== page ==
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Shilpa Dhamija | Updated on March 10, 2018 Published on September 21, 2016
Bridal grandeur: The hasli is a popular piece influenced by Bikaneri and Mughal traditions

Bridal grandeur: The hasli is a popular piece influenced by Bikaneri and Mughal traditions   -  Kalyan Jewellers

Play on colour: Earrings from Ganjam’s Amorphous collection feature Ethiopian opals and make for unusual pieces.

Play on colour: Earrings from Ganjam’s Amorphous collection feature Ethiopian opals and make for unusual pieces.   -  Ganjam

Made to inspire: Jewellery makers are forever looking to innovate with every bridal season

Made to inspire: Jewellery makers are forever looking to innovate with every bridal season   -  Ganjam

Ready-to-wear: Women are opting for unique statement pieces, like this hathphool

Ready-to-wear: Women are opting for unique statement pieces, like this hathphool   -  Hazoorilal

Size matters: Polki jewellery, like this piece, is popular for its voluminous look

Size matters: Polki jewellery, like this piece, is popular for its voluminous look   -  Hazoorilal

A ‘bride to remember’ seems to be the mantra this season as women seek out unconventional statement pieces

There is something about the subtle glamour of the uncut diamond or ‘polki’, which outshines its polished, sparkling version to become the bridal jewellery of choice.

Brought to India by the Mughals, polki diamonds continue to get a royal treatment in bridal trends in 2016. “Showcased in historical Hindi movies and used for styling by bridal couture designers looking to create an impact, this style of jewellery has become very popular with brides for its voluminous look,” says Shreedevi Deshpande, creative head, Ganjam Jewellers.

While the love for polki may not be new for the millennial bride, the unpolished diamond’s use in bridal jewellery has become rather predictable and repetitive. There has not been any noteworthy distinction between polki jewellery designs that were produced in 2011 and 2015. However, this year, brides have been promised a refreshing array of polki designs.

Jewellery makers have recognised that the brides this season wants to look exceptional, wear formidable statement pieces that are markedly different from what their girlfriends wore last year!

Which is why Kerala-based Kalyan jewelers have introduced the ‘Tejasvi’ collection that is dedicated to the use of polki. “South Indian brides used to prefer wearing plain gold jewellery on their wedding day, but we have noticed a shift in preference. Many prefer to mix their Kanchipurams with the subtle elegance of polki diamond jewellery”, says TS Kalyanaraman, chairman and managing director, Kalyan Jewellers.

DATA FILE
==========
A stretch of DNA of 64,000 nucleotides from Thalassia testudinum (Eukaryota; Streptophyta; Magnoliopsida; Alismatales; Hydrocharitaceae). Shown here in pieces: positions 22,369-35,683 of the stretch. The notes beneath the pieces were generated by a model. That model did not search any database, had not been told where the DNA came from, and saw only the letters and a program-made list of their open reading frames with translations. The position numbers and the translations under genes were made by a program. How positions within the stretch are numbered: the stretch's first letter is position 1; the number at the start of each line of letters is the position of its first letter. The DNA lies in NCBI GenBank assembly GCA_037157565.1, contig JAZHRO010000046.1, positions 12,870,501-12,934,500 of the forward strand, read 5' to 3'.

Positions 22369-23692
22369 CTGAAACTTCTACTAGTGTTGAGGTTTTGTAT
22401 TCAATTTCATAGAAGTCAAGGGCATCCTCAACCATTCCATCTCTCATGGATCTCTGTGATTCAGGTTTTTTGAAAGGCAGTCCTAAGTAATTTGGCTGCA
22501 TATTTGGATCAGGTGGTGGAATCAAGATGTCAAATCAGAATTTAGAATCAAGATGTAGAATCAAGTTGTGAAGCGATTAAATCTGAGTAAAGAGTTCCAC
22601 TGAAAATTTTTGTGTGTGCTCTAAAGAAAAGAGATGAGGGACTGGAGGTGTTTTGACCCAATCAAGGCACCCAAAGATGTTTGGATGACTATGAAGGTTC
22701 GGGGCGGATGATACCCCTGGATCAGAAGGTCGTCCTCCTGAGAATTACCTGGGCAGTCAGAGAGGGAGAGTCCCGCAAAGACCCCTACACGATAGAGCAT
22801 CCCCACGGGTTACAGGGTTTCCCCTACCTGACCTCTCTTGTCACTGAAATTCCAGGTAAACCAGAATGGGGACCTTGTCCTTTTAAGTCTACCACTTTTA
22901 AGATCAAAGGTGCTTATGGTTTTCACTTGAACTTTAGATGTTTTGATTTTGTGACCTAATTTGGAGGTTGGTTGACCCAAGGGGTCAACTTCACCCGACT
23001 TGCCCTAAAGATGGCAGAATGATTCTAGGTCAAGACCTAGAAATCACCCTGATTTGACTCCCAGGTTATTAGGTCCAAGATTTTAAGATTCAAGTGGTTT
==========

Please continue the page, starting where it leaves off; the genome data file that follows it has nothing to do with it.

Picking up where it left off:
Delhi-based Hazoorilal Legacy, too, is reinventing its bridal compilation. Hazoorilal is offering jewellery with smaller kundan work, which allows more freedom for the designer to produce diverse pieces. Kundan looks very similar to polki jewellery. “The symmetry of traditional and contemporary design elements create a complete royal yet fresh look”, explains Rohan Narang, managing director of Hazoorilal Legacy.

The hasli, a collar-like necklace, recreates a piece of an ancient era as a statement piece for the modern bride. In the hasli (stiff torque), decorative pieces are made from stone beads strung together, along with the quintessential look of the Bikaner-Rajasthan period. Hints of kundan workmanship and engraved rubies mark the Mughal style of jewellery making.

To bring striking variation in a bride’s jewellery box, designers are experimenting with other precious stones that can transform a traditional jewellery piece into a statement maker.

“Brides are considering just a few statement pieces and seem to want to include wearable jewellery in their trousseau. This enables them to wear the jewellery more often for social evenings, small functions rather than leaving it in a bank locker,” Deshpande explains. “We have also created several pieces using exceptional quality and size of rare gemstones like Ethiopian opals, Panchshir emeralds, Columbian emeralds, among others,” she adds.

A white gold necklace or pair of earrings are a fascinating interpretation of the myth about opals and their magical powers. Hand-picked Ethiopian opals by Ganjam designers exhibit tones of blue and green flashes, and offer a vivid play of colour.

“These are designed as part of our contemporary-yet-classic collection, which is our signature house style for 18-carat gold. We believe in creating products that are relevant to today’s customers and their lifestyles and will evolve into classics over time,” says Deshpande.

While some are using rare precious stones to add variety to their bridal collection, other designers are creating uncommon jewellery pieces to appeal to the 2016 bride. “We have custom made many signature items like solitaire strings, bridal engagement rings, ear cuffs, belts, tiaras, hathphools (a bangle that adorns the bride’s hand with a string attached to a ring),” says Narang.

Exposure to a wider variety of Indian and international jewellery trends has helped the Indian bride define her individualistic style for the big day. With traditional jewellery designers in India resonating the same thought, contemporary brides can easily make their wedding jewellery a long-time investment.

S hilpa Dhamija is the editor of luxuryvolt.com

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Published on September 21, 2016
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